Lighten Up

Five-Tooler

Andy Miller shows his Campbell’s soup scar

Welcome home, Andy Miller! The proud Kalamazoo College alumnus—class of 1999, English major, music minor, creative writing concentrator, Michigan-certified secondary school teacher (English and music), and K intramural softball phenom—has returned to his alma mater. He’s worked here before. Following graduation he was associate director of LandSea, a program he loved as both participant and patrol leader. He also worked to help the Stryker Center liaison with the greater Kalamazoo business community. Former K president Jimmy Jones recognized great talent, and when he became president of Trinity College (Hartford, Conn.) in 2004 he convinced Andy to go east for a decade. At Trinity, Andy created the Quest Program, which became that college’s outdoor orientation program for first-year students. Simultaneously Andy worked for Trinity’s advancement office—in major gifts, planned giving, alumni relations, and parent giving, making him one of the great five-tool players (think whatever corresponds to speed, power, contact, glove work, and a cannon arm) in the world of advancement. Andy and alumna Mary-Katherine Thompson ’06 married in 2009. They first met on LandSea. This past August Andy came back to K to serve as the College’s executive director of development. Why the return? “It’s a perfect fit,” he says. “It’s coming home.” And we think it’s great to have him home!

And now his answers to the questions we’ve all been eager to know.

What’s the best song every recorded?

“Apologies to the Beatles, Stones, Dylan, Petty, Guns N’ Roses, and especially Springsteen’s ’Jungleland,’ which comes in second, but I’m going to have to go with ’Layla’ by Derek and the Dominos.

He coulda been a rock star--Andy Miller, sophomore year, in front of Harmon Hall

What’s your favorite childhood fairy tale or story?

“’Peter Rabbit’ by Beatrix Potter.”

If Heaven exists, what would you like to hear God say when you arrive at the pearly gates?

“’You did a good job down there.’”

What’s your favorite word?

“Irrefragable.”

What’s your least favorite word?

“Irregardless. People use it all the time, but IT’S NOT A WORD!”

What turns you on?

“Autonomy…challenge…the opportunity to create things…and, of course, my wife.”

What turns you off?

“Hate, prejudice, and close-mindedness.”

What sound do you love?

“The electric guitar. Specifically, a Fender telecaster coming through a Vox amp.”

What sound do you hate?

“I absolutely love dogs…but I have two at home who bark like maniacs every time another dog is being walked outside our house, which is regularly. Training remains a work in progress!”

What profession other than yours would you like to attempt?

“Professional rock and roll songwriter.”

What profession would you not like to participate in?

“Accounting. My lack of interest would pretty much assure my uselessness…and vice versa.”

What’s been a GREAT MOMENT in your liberal arts learning?

“There are two, both of which happened spring of my senior year and involved synthesizing my previous three-and-a-half-years worth of learning and developing.  My Senior Individualized Project gave me the opportunity to do a deep dive into every ‘art’ I had any competency in–a manuscript worth of poems (thanks Diane Seuss), a related series of photographs (thanks Richard Koenig), and an album’s worth of music (thanks Tom Evans).  On the more traditionally academic side, my English Comprehensive Exams required me to, between 9 a.m. and 5 p.m. on a Saturday, write essays on three different questions, with each essay using three literary references drawn from a list of texts read over the course of my entire time at K.  Handing in my SIP and my ’comps,’ admittedly at the absolute last minute in both cases, was so fulfilling to me because they truly served as twin capstone projects of my liberal arts learning.”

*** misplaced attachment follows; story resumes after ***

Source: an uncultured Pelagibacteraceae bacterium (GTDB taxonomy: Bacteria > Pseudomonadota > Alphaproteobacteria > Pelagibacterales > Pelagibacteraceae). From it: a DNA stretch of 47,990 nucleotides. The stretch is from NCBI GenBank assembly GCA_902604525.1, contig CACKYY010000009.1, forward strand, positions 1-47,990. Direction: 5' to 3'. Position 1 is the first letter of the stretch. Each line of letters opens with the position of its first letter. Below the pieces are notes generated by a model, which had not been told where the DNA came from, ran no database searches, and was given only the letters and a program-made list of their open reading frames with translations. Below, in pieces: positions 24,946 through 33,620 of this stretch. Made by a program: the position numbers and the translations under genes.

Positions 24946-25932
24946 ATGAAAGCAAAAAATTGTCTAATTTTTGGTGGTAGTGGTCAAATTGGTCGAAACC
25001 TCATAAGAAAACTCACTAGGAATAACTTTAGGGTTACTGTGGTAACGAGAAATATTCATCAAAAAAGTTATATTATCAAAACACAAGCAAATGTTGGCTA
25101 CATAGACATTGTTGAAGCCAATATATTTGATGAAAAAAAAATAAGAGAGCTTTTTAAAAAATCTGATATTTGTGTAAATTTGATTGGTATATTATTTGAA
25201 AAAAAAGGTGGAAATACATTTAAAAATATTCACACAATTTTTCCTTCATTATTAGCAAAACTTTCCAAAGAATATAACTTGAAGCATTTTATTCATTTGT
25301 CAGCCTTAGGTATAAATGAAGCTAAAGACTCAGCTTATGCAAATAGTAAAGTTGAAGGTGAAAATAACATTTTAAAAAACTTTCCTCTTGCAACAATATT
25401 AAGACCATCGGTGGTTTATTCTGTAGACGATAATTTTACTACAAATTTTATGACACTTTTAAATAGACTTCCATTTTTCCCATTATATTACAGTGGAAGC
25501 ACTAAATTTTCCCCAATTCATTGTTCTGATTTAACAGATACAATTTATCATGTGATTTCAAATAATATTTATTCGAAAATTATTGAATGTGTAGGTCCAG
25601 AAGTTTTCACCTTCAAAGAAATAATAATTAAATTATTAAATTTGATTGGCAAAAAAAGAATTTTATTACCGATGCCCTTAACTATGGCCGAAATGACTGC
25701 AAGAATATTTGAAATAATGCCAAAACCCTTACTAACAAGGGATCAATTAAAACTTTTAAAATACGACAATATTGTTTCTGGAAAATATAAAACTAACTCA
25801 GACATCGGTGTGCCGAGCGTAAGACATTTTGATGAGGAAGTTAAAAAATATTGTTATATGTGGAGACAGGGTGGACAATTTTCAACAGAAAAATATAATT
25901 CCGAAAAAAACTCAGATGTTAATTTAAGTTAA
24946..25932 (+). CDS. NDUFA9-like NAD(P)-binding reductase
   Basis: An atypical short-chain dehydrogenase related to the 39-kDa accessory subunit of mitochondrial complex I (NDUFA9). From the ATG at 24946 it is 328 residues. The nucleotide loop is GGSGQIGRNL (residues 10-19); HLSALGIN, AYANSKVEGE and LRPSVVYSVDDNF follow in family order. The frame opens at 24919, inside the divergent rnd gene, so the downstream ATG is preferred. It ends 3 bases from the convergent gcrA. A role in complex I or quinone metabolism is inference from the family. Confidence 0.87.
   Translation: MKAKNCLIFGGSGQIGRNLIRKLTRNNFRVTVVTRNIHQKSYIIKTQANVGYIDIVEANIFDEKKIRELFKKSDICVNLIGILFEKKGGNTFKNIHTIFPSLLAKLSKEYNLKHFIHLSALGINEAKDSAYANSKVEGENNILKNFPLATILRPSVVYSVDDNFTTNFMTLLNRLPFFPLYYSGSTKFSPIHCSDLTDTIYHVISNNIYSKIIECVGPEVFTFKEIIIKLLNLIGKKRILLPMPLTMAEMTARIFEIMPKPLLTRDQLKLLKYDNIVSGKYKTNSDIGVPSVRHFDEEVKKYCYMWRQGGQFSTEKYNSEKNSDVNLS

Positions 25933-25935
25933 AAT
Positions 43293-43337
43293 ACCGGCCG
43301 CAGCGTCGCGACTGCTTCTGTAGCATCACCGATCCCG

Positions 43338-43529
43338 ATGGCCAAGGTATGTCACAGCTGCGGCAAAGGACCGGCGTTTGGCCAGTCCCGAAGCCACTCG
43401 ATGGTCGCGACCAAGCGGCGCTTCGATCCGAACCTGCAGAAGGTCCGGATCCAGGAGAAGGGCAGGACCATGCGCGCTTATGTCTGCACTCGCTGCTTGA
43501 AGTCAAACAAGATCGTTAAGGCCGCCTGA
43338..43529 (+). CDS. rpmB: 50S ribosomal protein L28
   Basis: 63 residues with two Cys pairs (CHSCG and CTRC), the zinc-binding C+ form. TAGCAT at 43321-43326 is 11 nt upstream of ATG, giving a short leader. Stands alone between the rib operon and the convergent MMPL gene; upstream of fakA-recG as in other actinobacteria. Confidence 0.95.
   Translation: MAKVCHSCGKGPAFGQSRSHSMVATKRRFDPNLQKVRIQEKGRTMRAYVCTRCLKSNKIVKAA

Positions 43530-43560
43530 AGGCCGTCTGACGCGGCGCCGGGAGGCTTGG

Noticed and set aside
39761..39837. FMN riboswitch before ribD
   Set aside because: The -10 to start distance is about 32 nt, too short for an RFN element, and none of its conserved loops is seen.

Who’s the person (living or dead) with whom you’d most like to spend a lunch hour?

“Neither is famous. It would either be my paternal grandfather, who died when I was very young, or my maternal grandmother, who died before I was born.”

What memory from childhood still surprises you?

“I remember very well burning my arm on the stove at the age of two on Valentine’s Day when I was reaching for some Campbell’s Bean with Bacon soup my mom was making for me. Somehow, despite being so young, I had managed to get my arm on top of the stove. My mom has never forgiven herself because she was out of the room preparing for a date with my dad to celebrate the birth of my cousin on that very day.”

What is your favorite curse word?

“Curses!”

What is your favorite hobby?

“Songwriting and recording in my basement.”

What is your favorite comedy movie?

Blues Brothers is a pretty solid go-to. I use the phrases ‘We’re getting the band back together’ and ‘We’re on a mission from God’ regularly.”

What local, regional, national, or world event has affected you most?

“Probably 9/11. I may remember it so distinctly because it happened when we were on LandSea in Ontario. Tom Breznau got a call from President Jones and we went to the one TV at the nearest one-street town to learn what was going on, which was unbelievable. And we had to figure out how to inform all the patrol leaders and participants scattered throughout Killarney. Then to live in the east for 10 years…9/11 has shaped a lot of what New York is like today.”

If a cow laughed, would milk come out her nose?

“Absolutely, unless she was drinking orange juice.”